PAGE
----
Q&A with Theo Altenberg + Previously Unpublished Paintings
The Internet world really is incredible sometimes. Although there can be some hateful stuff out there, for the most part it allows for incredible connections between people all over the world who otherwise may never have crossed paths.
Following my recent post about Theo Altenberg’s incredible oil paintings, the German artist contacted me. I thought it was such a lovely gesture for an artist to reach out to a blogger on the other side of the world. I’m not going to lie, his lovely comments about my article left me on a bit of a high for quite some time! Anyway, after some back and forth, Theo answered a few questions about his work and his artistic life in general. He was even kind enough to share these two previously unpublished paintings exclusively with EVE & FALL.
What made you decide on a life in the “nomadic land” of art, particularly what made you decide to work in the paint medium?
When I was younger I guess people thought being an artist was not a real profession and that artists had no possible way to survive in society. But since my youth I’ve always been inspired by art, music and dance. In the art school I attended from 1969-1973, we had a multi-faceted education across different art media like film, photo, color theory, drawing, morphology, woodwork and art theory. It was a follower school of the Bauhaus idea from the 1920s. So painting was a very late decision for me. I began with photography and film, then performance, dance, acting and language. Around 1988 I began to seriously experiment with oil colors.
One experience that might be an important key for what I do now is the “Liquid Crystal Environment”, a kind of chemical reaction slide show that Gustav Metzger created in 1965 in London. I saw the re-installation in 2002 at the Migros Museum in Zürich. It was always part of my intention in painting to create color as a kind of “liquid space”.
What artists, or styles of art, inspire you and why?
My major influences came from the musical revolution of the 1960s. When I first heard James Brown and the soul musicians from Stax and Motown in 1964-65 I was sure about the meaning of life: finding your own groove. I then began dancing. A bit later I was caught through artists like Andy Warhol, Roy Lichtenstein and Tom Wesselmann, and in art school it was first Vasarely, then Pfahler and “geometric color art”, Land Art, and Joseph Beuys. Around 1971 I became interested in Viennese Actionism through Günter Brus, Otto Muehl, Hermann Nitsch and Rudolf Schwarzkogler.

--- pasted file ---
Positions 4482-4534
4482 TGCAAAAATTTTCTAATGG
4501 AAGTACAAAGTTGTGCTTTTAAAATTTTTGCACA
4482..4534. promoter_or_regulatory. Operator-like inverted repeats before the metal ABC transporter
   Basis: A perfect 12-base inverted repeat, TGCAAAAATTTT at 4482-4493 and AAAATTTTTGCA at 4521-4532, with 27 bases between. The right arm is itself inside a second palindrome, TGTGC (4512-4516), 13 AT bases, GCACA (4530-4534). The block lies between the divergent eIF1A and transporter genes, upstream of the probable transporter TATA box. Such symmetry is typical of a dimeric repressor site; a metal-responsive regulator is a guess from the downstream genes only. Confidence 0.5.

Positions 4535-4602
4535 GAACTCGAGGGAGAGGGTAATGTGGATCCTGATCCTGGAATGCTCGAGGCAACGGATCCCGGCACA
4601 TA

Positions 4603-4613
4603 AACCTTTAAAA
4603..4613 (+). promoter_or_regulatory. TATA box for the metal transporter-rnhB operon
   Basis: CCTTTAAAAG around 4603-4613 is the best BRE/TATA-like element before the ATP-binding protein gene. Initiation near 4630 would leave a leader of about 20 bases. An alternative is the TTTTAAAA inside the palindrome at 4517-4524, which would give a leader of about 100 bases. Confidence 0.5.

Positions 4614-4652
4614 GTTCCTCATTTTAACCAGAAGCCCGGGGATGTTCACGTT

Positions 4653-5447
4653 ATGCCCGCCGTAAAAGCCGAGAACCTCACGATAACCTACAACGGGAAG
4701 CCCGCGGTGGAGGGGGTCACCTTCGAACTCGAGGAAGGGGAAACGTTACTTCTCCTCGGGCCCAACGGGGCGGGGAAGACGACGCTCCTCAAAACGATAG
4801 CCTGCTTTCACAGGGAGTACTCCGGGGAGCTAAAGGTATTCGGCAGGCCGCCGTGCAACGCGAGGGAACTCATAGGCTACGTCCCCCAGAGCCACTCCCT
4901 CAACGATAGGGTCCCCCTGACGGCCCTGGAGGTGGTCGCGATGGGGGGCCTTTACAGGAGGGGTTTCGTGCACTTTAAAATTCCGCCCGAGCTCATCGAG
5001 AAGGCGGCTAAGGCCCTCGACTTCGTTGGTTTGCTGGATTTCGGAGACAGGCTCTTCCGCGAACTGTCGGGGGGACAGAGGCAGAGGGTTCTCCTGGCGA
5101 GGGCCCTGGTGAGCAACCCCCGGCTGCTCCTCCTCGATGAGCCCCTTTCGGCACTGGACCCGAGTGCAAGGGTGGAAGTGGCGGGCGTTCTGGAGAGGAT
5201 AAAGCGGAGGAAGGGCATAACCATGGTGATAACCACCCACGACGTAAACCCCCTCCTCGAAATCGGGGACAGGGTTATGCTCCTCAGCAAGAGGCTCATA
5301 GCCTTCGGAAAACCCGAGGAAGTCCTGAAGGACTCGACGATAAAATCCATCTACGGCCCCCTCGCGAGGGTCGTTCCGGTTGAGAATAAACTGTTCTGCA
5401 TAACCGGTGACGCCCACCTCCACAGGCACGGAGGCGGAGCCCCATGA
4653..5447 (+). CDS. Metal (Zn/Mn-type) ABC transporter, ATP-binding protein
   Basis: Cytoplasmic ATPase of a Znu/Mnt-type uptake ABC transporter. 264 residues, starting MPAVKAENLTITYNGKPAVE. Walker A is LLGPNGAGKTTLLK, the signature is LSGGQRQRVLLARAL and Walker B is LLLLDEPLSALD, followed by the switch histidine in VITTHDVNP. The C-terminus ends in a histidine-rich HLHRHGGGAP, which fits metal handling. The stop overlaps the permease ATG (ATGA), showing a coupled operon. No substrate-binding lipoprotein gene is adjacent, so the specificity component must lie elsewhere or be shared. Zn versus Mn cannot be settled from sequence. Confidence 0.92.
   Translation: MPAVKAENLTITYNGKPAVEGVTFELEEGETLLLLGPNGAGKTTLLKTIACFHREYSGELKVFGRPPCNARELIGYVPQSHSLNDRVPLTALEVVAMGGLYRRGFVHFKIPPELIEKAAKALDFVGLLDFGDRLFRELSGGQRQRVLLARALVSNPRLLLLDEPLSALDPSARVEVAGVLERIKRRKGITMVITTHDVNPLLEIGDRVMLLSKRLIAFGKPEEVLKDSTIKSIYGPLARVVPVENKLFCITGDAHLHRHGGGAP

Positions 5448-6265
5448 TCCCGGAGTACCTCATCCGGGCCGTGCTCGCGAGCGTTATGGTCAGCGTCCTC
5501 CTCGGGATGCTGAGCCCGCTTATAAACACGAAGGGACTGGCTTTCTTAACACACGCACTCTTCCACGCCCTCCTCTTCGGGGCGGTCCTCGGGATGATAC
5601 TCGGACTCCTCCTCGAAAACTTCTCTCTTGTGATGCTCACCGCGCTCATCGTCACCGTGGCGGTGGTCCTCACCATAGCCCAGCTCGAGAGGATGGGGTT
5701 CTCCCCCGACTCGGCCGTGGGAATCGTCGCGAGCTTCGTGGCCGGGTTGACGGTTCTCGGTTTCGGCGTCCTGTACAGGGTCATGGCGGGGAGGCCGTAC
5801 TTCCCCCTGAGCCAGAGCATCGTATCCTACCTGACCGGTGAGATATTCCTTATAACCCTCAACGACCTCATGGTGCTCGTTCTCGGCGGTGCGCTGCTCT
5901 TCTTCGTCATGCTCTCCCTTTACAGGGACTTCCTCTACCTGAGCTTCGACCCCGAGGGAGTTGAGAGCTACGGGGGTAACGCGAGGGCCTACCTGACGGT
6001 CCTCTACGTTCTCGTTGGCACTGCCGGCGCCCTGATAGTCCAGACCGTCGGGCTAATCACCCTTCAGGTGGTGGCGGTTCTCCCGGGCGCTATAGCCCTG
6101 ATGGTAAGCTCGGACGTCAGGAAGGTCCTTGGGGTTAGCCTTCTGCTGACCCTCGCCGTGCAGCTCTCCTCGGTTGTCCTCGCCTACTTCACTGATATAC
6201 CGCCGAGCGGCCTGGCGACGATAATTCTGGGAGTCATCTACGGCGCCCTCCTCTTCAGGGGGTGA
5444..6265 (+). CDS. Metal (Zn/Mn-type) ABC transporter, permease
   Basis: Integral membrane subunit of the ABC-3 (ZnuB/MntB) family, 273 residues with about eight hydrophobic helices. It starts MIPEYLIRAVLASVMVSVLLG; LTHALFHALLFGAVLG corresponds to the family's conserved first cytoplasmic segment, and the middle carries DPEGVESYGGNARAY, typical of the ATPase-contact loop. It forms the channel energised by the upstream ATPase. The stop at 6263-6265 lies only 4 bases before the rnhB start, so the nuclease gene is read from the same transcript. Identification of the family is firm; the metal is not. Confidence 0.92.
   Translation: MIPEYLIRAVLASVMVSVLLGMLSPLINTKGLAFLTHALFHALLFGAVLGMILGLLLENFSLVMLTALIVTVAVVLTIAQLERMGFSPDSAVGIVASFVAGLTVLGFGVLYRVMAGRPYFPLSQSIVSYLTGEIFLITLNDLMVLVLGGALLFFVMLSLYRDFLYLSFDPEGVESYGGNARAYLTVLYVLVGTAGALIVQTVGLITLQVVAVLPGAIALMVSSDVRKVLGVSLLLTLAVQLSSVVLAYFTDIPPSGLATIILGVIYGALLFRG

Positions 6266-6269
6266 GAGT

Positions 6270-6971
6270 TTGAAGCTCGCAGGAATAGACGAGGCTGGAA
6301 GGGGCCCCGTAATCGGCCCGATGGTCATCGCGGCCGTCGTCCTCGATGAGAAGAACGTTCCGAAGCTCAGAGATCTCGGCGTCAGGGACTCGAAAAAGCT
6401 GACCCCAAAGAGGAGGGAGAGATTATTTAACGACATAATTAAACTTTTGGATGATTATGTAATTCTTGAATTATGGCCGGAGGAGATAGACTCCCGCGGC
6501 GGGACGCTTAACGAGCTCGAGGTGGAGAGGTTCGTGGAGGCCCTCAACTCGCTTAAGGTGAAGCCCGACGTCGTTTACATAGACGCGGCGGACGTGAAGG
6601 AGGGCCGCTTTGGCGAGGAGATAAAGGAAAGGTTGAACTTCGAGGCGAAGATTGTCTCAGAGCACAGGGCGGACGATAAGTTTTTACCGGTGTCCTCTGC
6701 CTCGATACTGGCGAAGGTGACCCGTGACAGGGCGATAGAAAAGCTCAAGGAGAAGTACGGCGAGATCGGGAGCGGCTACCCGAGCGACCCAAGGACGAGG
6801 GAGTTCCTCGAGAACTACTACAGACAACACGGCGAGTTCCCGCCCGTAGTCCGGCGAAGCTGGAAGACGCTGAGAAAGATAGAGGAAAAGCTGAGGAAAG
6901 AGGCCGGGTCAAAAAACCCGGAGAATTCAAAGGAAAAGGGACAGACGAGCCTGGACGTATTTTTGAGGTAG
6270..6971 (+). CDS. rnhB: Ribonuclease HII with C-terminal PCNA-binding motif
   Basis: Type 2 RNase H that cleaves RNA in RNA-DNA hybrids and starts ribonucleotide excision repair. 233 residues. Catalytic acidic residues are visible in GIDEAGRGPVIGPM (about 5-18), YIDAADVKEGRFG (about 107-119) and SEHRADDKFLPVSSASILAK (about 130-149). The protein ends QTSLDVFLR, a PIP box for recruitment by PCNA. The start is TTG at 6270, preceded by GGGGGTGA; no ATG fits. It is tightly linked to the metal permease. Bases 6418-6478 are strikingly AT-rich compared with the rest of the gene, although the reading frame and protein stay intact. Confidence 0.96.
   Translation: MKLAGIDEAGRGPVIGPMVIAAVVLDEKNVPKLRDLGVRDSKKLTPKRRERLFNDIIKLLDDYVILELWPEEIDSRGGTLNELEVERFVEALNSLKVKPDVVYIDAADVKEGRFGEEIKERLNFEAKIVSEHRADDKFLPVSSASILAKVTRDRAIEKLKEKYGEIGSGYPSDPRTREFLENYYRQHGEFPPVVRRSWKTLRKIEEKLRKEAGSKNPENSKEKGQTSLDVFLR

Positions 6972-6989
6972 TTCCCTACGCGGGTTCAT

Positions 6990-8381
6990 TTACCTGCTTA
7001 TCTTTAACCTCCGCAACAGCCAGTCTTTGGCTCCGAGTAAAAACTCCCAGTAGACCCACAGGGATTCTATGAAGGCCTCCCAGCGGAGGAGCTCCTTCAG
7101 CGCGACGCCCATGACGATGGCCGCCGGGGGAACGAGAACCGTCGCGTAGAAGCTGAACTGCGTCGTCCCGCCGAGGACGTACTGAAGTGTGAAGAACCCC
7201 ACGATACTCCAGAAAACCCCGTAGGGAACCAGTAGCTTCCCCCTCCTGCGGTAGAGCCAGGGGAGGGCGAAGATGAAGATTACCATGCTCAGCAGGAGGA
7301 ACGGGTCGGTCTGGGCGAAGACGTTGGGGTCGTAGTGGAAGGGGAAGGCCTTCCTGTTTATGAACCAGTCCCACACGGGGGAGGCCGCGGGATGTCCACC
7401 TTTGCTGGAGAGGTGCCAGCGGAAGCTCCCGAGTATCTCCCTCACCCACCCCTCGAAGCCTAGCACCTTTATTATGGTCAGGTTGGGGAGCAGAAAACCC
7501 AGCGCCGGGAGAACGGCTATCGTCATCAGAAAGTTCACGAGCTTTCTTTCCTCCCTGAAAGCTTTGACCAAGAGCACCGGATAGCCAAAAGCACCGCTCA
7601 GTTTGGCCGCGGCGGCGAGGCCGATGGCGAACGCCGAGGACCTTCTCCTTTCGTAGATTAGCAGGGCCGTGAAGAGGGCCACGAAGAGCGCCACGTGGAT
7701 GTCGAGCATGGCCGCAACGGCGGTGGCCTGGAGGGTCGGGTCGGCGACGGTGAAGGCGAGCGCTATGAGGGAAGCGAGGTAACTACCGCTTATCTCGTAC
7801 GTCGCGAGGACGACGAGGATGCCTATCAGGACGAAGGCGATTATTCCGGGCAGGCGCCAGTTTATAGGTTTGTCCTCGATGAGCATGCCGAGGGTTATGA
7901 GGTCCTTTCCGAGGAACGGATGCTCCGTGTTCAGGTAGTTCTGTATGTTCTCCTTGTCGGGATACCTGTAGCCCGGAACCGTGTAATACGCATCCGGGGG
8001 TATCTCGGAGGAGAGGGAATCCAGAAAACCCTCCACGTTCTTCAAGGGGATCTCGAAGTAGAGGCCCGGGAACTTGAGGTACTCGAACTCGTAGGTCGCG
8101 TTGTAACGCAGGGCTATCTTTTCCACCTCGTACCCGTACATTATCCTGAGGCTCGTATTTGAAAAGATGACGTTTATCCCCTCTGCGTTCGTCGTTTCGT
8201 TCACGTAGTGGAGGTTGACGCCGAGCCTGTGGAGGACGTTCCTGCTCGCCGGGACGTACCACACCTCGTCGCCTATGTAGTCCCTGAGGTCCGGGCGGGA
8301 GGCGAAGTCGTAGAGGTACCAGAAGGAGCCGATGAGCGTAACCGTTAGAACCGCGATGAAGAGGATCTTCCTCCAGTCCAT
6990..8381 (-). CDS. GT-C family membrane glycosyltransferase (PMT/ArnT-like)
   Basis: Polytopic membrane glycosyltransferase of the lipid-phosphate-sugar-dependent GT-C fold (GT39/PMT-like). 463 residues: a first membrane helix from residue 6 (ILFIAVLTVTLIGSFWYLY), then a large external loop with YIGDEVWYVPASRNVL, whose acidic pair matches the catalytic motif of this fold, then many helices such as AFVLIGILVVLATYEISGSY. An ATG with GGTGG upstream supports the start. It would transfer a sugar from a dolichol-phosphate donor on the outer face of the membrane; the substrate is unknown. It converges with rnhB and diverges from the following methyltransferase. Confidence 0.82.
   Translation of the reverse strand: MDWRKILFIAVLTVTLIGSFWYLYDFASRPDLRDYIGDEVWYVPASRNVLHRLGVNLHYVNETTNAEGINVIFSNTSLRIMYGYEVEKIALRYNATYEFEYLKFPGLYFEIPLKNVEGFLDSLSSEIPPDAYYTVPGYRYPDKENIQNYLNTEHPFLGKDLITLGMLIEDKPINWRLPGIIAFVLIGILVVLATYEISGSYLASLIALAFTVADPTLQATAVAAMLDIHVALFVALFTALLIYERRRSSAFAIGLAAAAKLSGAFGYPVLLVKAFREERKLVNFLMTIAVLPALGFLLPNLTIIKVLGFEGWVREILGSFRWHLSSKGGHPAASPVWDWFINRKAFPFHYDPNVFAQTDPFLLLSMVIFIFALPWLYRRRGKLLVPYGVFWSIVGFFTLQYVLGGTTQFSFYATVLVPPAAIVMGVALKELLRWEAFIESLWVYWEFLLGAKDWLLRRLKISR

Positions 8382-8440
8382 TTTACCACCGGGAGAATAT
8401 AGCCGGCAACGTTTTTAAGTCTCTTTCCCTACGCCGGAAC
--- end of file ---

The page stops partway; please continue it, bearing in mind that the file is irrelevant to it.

In art school during the summer of 1972 we visited Documenta 5 in Kassel, Germany. It was unbelievable how many works and installations were like a “birth experience” for me. The idea of “art is life, life becomes art” became three dimensional for me during this period.
Paul Thek’s “Death of a Hippie” installation also touched me profoundly. Until that time I was sure I would die at the age of 37. My life from 10 to 14 was a nightmare, a traumatic period. Death as a kind of metallic horror vision stroked me every time I was alone. Documenta 5 excited the idea of becoming part of something completely different and new, and living as part of an artist collective became my concrete aim.
Are your paintings a conscious choice of subject matter or are they developed organically and unconsciously as you create the work?
My paintings develop organically and spontaneously. Of course the mind has the knowledge of what is being processed, but sometimes I interrupt and decide to go another way. In general, as long as I am surprised about the result it ends up making sense.
How do you hope viewers of your paintings will respond to what they see?
A painting is an independent subject, so the viewer has to create his own relation to the artwork.
How much time do you spend on each individual painting?
Nearly every day I am working, always for hours at a time. Most of my time is spent sitting in the studio looking at the results of my last session. Many works “grow” at the same time, some are finished within one session, and some take two or three years to finish.
Are most of your paintings oil-on-cardboard? If so, why do you choose to paint on cardboard?
I work on different media, sometimes it’s canvas or hardboard. But my most recent works process the best with preprinted cardboard.
What have been the most mind-altering moments of your life as an artist?
- The first night with the “Wien Buch” (Vienna Book, Compendium about Viennese Actionism) in 1972.
- The day I began to live in the Commune Praterstrasse in Vienna in 1973.
- The decision to work with Joseph Beuys and the FIU on the project “7000 Oaks” in 1980.
- The moments when I stood in front of masterpieces that hit through my consciousness.
What do you see as your greatest accomplishment, to date?
- To see life as an ongoing process of experiments.
- To recognize that our brains are primitive collections of old decisions, dominated by programs like fear and hunger.
- Often in my life it was important to jump out of my well known contexts and step into unknown areas.
If you could give a young artist some advice, what would it be?
- Help save the planet.
- Play with children.
- Living in a basic democratic collective with creative and responsable people is an important experience.
- Visit all the important art museums to develop a sense of the original creation.
- And, of course, love and passion are the basic emotions for every process in life.